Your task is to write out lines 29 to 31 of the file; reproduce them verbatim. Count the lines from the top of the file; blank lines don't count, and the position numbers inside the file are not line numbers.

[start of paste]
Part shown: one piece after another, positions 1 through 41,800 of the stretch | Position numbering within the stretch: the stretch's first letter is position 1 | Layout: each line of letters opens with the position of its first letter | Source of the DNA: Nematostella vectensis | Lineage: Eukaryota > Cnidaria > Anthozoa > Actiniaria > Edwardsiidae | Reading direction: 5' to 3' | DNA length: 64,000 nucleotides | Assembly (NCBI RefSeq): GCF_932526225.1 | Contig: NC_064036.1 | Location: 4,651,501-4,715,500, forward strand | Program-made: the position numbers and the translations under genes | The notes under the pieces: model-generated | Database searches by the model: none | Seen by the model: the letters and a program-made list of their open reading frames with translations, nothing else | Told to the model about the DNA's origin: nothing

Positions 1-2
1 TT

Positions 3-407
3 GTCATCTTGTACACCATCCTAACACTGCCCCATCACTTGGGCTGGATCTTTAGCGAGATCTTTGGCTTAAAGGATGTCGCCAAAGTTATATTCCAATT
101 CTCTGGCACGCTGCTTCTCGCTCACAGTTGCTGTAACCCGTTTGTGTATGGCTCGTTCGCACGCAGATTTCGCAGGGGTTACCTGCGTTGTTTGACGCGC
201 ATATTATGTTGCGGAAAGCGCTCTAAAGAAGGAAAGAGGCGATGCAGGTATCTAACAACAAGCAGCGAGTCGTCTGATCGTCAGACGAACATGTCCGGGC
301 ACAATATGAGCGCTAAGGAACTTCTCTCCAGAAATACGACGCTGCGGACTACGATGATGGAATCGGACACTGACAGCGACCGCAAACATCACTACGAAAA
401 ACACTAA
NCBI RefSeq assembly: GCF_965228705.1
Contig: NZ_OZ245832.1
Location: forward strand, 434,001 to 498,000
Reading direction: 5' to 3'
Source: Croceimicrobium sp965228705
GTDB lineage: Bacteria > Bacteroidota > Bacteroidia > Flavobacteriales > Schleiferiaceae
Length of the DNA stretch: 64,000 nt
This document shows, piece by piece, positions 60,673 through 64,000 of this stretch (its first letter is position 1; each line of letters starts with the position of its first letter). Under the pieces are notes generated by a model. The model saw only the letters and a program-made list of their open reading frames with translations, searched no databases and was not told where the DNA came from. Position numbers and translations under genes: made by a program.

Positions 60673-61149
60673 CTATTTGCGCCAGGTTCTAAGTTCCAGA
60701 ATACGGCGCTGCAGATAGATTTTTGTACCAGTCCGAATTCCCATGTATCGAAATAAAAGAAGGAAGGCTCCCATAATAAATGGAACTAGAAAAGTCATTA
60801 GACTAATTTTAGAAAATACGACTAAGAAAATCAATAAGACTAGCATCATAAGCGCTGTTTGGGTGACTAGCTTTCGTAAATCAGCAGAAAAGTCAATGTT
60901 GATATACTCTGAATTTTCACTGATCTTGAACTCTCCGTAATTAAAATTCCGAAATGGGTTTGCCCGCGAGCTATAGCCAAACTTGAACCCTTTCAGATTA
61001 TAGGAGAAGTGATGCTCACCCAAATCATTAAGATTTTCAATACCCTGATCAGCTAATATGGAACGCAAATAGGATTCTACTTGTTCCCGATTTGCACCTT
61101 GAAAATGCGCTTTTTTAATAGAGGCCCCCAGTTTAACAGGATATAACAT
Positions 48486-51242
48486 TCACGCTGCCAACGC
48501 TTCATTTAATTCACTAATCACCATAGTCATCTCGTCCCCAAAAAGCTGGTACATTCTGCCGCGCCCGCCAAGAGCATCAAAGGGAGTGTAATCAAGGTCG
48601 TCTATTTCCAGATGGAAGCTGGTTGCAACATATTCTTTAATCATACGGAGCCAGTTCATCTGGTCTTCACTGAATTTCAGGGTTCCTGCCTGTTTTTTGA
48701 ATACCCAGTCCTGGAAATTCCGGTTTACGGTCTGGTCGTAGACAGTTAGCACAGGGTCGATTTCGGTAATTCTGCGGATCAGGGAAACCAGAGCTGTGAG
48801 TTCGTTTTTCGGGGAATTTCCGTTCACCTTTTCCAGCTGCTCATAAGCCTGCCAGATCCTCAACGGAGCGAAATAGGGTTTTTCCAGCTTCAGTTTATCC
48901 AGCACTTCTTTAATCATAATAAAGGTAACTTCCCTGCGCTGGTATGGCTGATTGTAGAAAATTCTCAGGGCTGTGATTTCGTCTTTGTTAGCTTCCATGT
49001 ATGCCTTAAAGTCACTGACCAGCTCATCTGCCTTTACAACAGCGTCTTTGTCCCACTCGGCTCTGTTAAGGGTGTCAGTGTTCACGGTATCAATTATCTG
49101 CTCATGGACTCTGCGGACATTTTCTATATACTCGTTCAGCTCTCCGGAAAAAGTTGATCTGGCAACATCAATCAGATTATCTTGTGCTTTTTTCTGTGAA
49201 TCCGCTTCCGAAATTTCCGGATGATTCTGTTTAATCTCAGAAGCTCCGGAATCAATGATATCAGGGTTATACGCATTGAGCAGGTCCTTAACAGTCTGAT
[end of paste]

48701 ATACCCAGTCCTGGAAATTCCGGTTTACGGTCTGGTCGTAGACAGTTAGCACAGGGTCGATTTCGGTAATTCTGCGGATCAGGGAAACCAGAGCTGTGAG
48801 TTCGTTTTTCGGGGAATTTCCGTTCACCTTTTCCAGCTGCTCATAAGCCTGCCAGATCCTCAACGGAGCGAAATAGGGTTTTTCCAGCTTCAGTTTATCC
48901 AGCACTTCTTTAATCATAATAAAGGTAACTTCCCTGCGCTGGTATGGCTGATTGTAGAAAATTCTCAGGGCTGTGATTTCGTCTTTGTTAGCTTCCATGT